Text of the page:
The European Commission has approved, under EU state aid rules, a €26 million Irish aid scheme to compensate airport operators for the losses caused by the coronavirus outbreak and the travel restrictions imposed by Ireland to limit the spread of the coronavirus. The aid consists of three measures: (i) a damage compensation measure; (ii) an aid measure to support the airport operators up to a maximum of €1.8 million per beneficiary; and (iii) an aid measure to support the uncovered fixed costs of these companies.
The aid will take the form of direct grants. In case of support for the uncovered fixed costs, aid can also be granted in the form of guarantees and loans. The damage compensation measure will be open to operators of Irish airports that handled more than 1 million passengers in 2019. Under this measure, these operators can be compensated for the net losses suffered during the period between 1 April and 30 June 2020 as a result of the restrictive measures implemented by the Irish authorities in order to contain the spread of coronavirus.
The Commission assessed the first measure under Article 107(2)(b) of the Treaty on the Functioning of the European Union and found that it will provide compensation for damage that is directly linked to the coronavirus outbreak. It also found that the measure is proportionate, as the compensation does not exceed what is necessary to make good the damage. With regard to the other two measures, the Commission found that they are in line with the conditions set out in the state aid Temporary Framework. In particular, the aid (i) will be granted no later than 31 December 2021 and (ii) will not exceed €1.8 million per beneficiary under the second measure and will not exceed €10 million per beneficiary under the third measure.
The Commission concluded that both measures are necessary, appropriate and proportionate to remedy a serious disturbance in the economy of a member state, in line with Article 107(3)(b) TFEU and the conditions set out in the Temporary Framework. On this basis, the Commission approved the three measures under EU State aid rules. More information on the Temporary Framework and other actions taken by the Commission to address the economic impact of the coronavirus pandemic can be found here. The non-confidential version of the decision will be made available under the case number SA.59709 in the state aid register on the Commission's competition website once any confidentiality issues have been resolved.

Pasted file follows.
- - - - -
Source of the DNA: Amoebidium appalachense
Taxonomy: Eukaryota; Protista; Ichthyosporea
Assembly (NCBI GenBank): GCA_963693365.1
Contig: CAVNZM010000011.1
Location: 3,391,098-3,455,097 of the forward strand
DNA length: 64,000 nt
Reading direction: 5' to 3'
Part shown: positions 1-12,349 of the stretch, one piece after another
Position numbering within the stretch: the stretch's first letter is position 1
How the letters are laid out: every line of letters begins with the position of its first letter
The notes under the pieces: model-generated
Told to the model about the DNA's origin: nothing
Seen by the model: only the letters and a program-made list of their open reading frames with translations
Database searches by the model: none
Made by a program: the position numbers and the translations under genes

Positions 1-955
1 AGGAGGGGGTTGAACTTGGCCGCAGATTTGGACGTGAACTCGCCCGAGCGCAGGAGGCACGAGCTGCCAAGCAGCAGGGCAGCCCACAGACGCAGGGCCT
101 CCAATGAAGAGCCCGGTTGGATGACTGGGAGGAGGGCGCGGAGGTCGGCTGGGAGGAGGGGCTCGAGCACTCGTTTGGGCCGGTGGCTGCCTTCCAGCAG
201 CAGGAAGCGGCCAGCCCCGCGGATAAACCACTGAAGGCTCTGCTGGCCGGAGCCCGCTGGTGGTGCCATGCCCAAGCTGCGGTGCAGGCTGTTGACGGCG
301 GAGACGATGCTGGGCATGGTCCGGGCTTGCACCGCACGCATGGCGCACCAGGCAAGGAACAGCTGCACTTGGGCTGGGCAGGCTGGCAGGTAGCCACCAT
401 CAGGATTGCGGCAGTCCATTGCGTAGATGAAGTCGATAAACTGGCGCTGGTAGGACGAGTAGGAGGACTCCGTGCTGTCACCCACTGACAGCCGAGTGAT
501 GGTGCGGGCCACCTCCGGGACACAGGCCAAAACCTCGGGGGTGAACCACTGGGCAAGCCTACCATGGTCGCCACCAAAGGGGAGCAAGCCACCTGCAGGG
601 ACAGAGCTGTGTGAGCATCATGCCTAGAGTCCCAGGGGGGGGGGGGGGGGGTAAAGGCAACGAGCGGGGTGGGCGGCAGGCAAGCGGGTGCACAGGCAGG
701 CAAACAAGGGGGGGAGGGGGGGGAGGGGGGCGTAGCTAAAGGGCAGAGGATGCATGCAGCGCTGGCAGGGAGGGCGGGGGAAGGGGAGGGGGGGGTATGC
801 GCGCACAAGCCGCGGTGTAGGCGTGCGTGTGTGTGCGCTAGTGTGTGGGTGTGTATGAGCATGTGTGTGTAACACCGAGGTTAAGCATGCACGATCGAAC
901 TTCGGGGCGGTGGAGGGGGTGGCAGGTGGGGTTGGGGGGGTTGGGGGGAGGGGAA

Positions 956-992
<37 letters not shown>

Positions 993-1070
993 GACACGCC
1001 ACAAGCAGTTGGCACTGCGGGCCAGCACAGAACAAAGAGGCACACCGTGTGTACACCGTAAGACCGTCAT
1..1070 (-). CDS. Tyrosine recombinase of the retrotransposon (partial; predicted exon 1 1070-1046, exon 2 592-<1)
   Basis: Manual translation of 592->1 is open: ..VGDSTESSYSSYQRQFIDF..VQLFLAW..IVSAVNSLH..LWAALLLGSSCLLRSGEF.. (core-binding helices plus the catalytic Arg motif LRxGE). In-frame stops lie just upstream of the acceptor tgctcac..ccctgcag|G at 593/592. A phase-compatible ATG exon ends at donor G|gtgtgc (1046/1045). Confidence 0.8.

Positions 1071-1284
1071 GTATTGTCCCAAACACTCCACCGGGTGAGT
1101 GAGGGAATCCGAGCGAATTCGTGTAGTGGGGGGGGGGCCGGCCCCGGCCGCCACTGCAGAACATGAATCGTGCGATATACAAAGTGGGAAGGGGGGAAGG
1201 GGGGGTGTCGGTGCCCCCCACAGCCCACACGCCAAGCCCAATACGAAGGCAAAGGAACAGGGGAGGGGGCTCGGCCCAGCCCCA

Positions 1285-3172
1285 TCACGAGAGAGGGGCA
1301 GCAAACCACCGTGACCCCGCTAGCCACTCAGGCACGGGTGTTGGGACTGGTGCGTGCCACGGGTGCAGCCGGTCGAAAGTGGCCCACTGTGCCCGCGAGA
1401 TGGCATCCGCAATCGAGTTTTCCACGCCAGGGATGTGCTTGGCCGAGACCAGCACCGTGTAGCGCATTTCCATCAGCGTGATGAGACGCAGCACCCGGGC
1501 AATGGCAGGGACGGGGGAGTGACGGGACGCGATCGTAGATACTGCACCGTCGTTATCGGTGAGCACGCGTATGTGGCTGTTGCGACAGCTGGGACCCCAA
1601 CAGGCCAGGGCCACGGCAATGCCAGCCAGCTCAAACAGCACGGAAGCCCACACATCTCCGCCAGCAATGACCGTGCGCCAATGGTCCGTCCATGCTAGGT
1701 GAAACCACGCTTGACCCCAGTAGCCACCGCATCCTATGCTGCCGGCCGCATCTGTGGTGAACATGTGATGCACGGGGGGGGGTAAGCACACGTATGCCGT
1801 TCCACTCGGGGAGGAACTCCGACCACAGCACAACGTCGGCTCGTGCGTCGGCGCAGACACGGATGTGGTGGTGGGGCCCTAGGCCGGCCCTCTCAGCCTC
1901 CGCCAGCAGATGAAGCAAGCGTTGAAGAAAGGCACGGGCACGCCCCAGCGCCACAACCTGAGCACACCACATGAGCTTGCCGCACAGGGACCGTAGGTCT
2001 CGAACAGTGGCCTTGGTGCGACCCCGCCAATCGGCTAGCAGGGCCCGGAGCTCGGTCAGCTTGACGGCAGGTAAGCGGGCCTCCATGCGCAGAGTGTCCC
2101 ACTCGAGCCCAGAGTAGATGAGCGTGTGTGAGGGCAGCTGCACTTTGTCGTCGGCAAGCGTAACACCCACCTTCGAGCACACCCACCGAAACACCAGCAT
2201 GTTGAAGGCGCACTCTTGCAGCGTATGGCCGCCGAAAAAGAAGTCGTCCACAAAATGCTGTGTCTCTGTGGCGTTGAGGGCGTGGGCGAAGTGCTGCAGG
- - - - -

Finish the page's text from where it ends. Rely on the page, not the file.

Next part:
Aviation: Slot relief enacted
Following a proposal by the Commission from December 2020, the Council has adopted the amendment to the Slot Regulation that relieves airlines of airport slot-use requirements for the summer 2021 scheduling season. The amendment allows airlines to return up to half of the airport slots that they have been allocated before the start of the season.
Transport Commissioner Adina Vălean said: “We welcome the final text of the amendment which allows to better adjust slot rules to consumer demand for air travel, fosters competition and sets the path for a gradual return to normal rules. I expect that this initiative will incentivise airlines to make efficient use of airport capacity, and that it will ultimately benefit EU consumers.”
The Commission has delegated powers for one year after the amendment enters into force, and so can extend the rules until the end of the summer 2022 season, if necessary. The Commission may also adapt the use rate within a range of 30-70%, depending on how air traffic volumes evolve. The legal acts will be published in the EU Official Journal in the coming days and enter into force the day after their publication. You will find more details here.